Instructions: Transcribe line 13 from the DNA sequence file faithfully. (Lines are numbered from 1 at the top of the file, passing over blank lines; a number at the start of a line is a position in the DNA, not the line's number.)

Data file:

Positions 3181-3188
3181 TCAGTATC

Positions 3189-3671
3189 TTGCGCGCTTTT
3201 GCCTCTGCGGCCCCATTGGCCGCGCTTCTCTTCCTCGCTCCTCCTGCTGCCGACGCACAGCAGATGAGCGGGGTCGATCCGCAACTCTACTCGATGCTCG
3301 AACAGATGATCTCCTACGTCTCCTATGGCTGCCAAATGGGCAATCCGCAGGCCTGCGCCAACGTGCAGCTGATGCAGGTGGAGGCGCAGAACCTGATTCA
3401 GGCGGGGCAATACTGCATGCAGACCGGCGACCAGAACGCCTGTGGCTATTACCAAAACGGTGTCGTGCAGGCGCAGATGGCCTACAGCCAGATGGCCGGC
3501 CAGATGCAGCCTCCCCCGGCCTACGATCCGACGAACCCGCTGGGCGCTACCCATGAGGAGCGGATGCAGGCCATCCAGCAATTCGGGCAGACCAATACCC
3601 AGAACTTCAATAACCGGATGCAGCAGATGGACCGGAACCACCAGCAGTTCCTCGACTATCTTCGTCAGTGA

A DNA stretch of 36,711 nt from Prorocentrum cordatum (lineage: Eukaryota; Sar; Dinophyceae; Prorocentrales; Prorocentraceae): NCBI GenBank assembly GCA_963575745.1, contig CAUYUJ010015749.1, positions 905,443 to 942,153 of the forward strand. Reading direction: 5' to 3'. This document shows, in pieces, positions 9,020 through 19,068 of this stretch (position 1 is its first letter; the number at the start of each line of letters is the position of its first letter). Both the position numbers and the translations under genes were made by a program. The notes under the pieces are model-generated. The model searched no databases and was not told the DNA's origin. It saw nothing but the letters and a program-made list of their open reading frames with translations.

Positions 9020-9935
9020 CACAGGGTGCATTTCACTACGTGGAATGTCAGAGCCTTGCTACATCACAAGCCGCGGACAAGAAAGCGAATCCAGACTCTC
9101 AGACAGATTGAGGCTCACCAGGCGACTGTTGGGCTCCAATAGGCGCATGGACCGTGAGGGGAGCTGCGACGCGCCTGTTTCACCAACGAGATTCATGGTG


9101 AGACAGATTGAGGCTCACCAGGCGACTGTTGGGCTCCAATAGGCGCATGGACCGTGAGGGGAGCTGCGACGCGCCTGTTTCACCAACGAGATTCATGGTG